The Government of Liberia through the Ministry of information has welcomed the 2015 Human Rights Report on Liberia released by the U.S. State Department over the weekend.
The government has called on citizens, including critics not to only identify negative aspect of the report that talks about the judicial system and the police, among others, but should also look at its positive aspects, which talk about performance and progress the country has achieved in terms of prosecuting corrupt officials and rights violators.
Information Minister Lenn Eugene Nagbe, who addressed the regular press briefing Tuesday of his ministry said, “We as a government welcome this report from the U.S. State Department; we think it meets the standard we identified in our gaps, and our progress as a nation; we understand that there is much to be done in our judicial system and other areas of development.”
He said it will be unfair for people to take the negative portion of the report and used it to criticized the government, saying while it is true that much is needed to improve the justice and human rights, but citizens must also take along the prospect that this government has made in recent years, looking at where Liberia was and how it is now to do the comparison.
“You cannot hold someone for a one simple mistake, and forget the good that was done in the past; look at the stage that Liberia was in when President Sirleaf took over, and look at the numbers of achievements, progress that have been done in terms of development, freedom of speech, prosecuting indicted officials of government”, the government chief spokesperson argued.
According to him, Liberia was in a state of coma before its resurrection by Madam Sirleaf, which put the nation back on track after 14 years of civil conflict. “I think this government must be commended for the progress in making Liberia better and peaceful for its citizens”, Minister Nagbe countered.
According to the report, impunity remained a serious problem in Liberia despite intermittent and limited government attempts to investigate, prosecute, and punish officials who committed violations, whether in the security forces or elsewhere in the government.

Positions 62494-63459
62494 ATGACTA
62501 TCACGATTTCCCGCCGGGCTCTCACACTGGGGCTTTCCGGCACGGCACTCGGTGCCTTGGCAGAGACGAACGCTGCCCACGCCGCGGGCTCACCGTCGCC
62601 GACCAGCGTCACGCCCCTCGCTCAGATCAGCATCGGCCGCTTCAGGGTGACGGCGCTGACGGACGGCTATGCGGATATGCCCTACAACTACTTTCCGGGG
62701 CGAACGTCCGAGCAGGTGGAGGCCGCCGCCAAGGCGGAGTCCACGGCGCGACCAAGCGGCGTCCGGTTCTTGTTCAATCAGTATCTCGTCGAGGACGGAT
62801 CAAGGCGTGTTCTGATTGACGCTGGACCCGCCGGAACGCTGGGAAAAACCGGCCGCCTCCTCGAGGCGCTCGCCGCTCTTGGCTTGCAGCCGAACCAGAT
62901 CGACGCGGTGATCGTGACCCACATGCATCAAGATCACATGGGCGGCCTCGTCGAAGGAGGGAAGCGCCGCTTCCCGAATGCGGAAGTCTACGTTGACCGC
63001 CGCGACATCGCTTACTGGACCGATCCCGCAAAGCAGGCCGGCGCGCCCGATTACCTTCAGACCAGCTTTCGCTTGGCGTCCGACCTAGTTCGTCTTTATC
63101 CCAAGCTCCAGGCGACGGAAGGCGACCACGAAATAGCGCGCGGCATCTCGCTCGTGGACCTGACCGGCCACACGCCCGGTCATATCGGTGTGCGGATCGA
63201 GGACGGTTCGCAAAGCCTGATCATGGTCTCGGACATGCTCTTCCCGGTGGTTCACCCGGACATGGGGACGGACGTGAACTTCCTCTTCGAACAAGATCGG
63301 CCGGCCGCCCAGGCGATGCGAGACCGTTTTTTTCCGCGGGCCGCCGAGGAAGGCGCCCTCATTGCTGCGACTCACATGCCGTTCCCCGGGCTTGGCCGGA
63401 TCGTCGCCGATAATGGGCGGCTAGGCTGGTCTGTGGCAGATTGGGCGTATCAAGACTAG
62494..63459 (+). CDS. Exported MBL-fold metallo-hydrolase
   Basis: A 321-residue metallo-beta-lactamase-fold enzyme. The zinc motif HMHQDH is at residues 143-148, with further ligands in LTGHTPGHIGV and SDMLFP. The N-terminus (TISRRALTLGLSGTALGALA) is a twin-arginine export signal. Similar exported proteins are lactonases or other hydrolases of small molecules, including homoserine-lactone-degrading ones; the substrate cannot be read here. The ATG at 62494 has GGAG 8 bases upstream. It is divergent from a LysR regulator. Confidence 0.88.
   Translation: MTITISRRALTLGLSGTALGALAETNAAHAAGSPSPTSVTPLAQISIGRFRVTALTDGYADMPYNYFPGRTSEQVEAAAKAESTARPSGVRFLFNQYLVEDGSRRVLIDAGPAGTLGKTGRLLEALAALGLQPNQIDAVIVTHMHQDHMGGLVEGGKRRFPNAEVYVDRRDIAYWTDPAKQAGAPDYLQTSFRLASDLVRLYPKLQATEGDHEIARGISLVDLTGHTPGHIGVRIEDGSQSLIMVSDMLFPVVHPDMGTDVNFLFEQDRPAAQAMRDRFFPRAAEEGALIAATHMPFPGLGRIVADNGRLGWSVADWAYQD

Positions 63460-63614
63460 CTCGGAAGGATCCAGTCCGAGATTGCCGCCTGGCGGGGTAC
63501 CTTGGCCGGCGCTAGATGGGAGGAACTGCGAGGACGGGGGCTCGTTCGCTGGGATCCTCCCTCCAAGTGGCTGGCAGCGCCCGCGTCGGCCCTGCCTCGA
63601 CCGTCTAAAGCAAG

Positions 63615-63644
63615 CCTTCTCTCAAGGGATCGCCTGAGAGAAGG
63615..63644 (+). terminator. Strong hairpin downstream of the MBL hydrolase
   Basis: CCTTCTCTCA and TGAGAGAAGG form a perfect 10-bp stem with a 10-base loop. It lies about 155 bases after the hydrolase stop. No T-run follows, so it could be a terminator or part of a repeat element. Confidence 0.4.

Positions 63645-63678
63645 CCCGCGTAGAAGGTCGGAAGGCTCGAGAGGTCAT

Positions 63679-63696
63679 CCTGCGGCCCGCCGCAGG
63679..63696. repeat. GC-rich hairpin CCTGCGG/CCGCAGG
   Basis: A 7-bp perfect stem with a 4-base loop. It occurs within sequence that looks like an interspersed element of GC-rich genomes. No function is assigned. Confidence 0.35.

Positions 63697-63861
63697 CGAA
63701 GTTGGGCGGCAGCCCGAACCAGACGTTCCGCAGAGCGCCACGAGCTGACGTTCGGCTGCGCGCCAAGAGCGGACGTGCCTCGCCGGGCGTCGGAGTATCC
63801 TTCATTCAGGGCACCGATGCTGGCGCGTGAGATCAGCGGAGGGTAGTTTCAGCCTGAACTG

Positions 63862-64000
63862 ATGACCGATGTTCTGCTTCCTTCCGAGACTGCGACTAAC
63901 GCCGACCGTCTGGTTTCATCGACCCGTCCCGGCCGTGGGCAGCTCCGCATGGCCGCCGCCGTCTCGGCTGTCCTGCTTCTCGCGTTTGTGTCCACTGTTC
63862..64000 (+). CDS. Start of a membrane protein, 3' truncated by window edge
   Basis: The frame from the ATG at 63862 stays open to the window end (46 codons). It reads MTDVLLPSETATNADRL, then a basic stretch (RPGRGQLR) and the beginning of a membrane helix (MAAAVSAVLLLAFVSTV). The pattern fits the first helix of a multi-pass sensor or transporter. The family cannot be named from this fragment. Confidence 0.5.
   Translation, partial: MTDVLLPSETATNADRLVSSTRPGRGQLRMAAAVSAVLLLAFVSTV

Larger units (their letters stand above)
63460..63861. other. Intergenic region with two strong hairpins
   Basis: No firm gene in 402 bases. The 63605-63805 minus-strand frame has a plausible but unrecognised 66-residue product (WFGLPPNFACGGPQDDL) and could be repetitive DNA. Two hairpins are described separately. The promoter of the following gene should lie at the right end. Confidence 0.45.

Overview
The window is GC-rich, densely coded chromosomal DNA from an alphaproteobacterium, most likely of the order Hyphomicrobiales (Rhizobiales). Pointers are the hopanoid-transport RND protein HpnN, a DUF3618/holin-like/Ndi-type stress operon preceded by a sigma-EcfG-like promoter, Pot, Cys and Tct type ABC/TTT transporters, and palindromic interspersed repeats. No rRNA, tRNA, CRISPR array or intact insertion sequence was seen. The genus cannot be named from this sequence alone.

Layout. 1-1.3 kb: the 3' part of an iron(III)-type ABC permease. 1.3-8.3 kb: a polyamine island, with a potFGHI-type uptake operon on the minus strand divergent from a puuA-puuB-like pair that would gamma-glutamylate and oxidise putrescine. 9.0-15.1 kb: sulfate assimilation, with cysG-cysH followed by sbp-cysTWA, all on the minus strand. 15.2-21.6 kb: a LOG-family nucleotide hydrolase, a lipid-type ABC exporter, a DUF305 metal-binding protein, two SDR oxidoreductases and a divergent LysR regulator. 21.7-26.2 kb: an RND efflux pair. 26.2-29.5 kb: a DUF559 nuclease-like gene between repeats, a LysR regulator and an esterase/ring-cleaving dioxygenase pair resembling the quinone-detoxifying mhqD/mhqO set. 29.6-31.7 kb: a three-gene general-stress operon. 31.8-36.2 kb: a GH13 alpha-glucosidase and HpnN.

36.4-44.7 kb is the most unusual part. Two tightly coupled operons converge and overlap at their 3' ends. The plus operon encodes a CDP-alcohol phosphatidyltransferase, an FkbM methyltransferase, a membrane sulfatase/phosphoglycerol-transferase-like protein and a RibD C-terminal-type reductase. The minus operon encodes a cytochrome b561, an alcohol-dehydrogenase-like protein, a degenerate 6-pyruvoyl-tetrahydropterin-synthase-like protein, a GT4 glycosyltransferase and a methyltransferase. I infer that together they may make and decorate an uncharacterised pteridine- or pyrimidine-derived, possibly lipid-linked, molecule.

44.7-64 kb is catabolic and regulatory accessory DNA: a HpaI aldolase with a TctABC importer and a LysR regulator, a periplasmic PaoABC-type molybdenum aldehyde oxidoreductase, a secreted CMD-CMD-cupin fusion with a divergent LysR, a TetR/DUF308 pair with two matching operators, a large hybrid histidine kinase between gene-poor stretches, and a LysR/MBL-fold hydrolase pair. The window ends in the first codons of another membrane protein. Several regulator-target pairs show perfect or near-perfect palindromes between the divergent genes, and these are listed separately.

It said the most serious human rights abuses include deficiencies in the administration of justice, official corruption, and violence against women and children besides police abuse, harassment, and intimidation of detainees and others; arbitrary arrest and detention; violence against women and children, including rape and domestic violence, human trafficking; racial and ethnic discrimination; discrimination against lesbian, gay, bisexual, transgender, and intersex (LGBTI) persons; mob violence; and child labor.
It reminded that the Constitution of Liberia prohibits arbitrary arrest and detention, but the government did not always observe these prohibitions, detailing that “Citizens continued to be arbitrarily arrested, assaulted, and detained. For example, in September the deputy director for operations of the Executive Protection Service (Darlington George) assaulted a woman after exchanging insults near a sports field in Monrovia. President Sirleaf dismissed the assailant. He was charged with aggravated assault and awaited trial at year’s end.”
The report also observes that police officers or magistrates frequently detained citizens for simply owing money to a complainant, saying “There was little distinction between trying these cases in criminal or civil courts when they were not under the purview of specialized tribunals. The government often used police as a low-level dispute mechanism to settle minor issues.”
The report highlights that concerns remained about the transparency of the finances of state-owned enterprises and autonomous bodies, saying many of these enterprises, had not been audited for several years.
“Government ministries and agencies often did not adhere to public procurement regulations, particularly for natural resource concessions, or to government vetting procedures when hiring ministry officials,” the report states.
This is not the first time the U.S. Department of State Human Rights Report on Liberia has exposed corruption in the police. It can be recalled that in 2014, it was documented in the U.S. Department of State Report on Liberia that police corruption was a problem.
The Country Reports on Human Rights Practices are submitted annually by the U.S. Department of State to the U.S. Congress in compliance with sections 116(d) and 502B(b) of the Foreign Assistance Act of 1961 (FAA), as amended, and section 504 of the Trade Act of 1974, as amended. The reports cover internationally recognized individual, civil, political, and worker rights, as set forth in the Universal Declaration of Human Rights.
By Lewis S. Teh-Editing by Jonathan Browne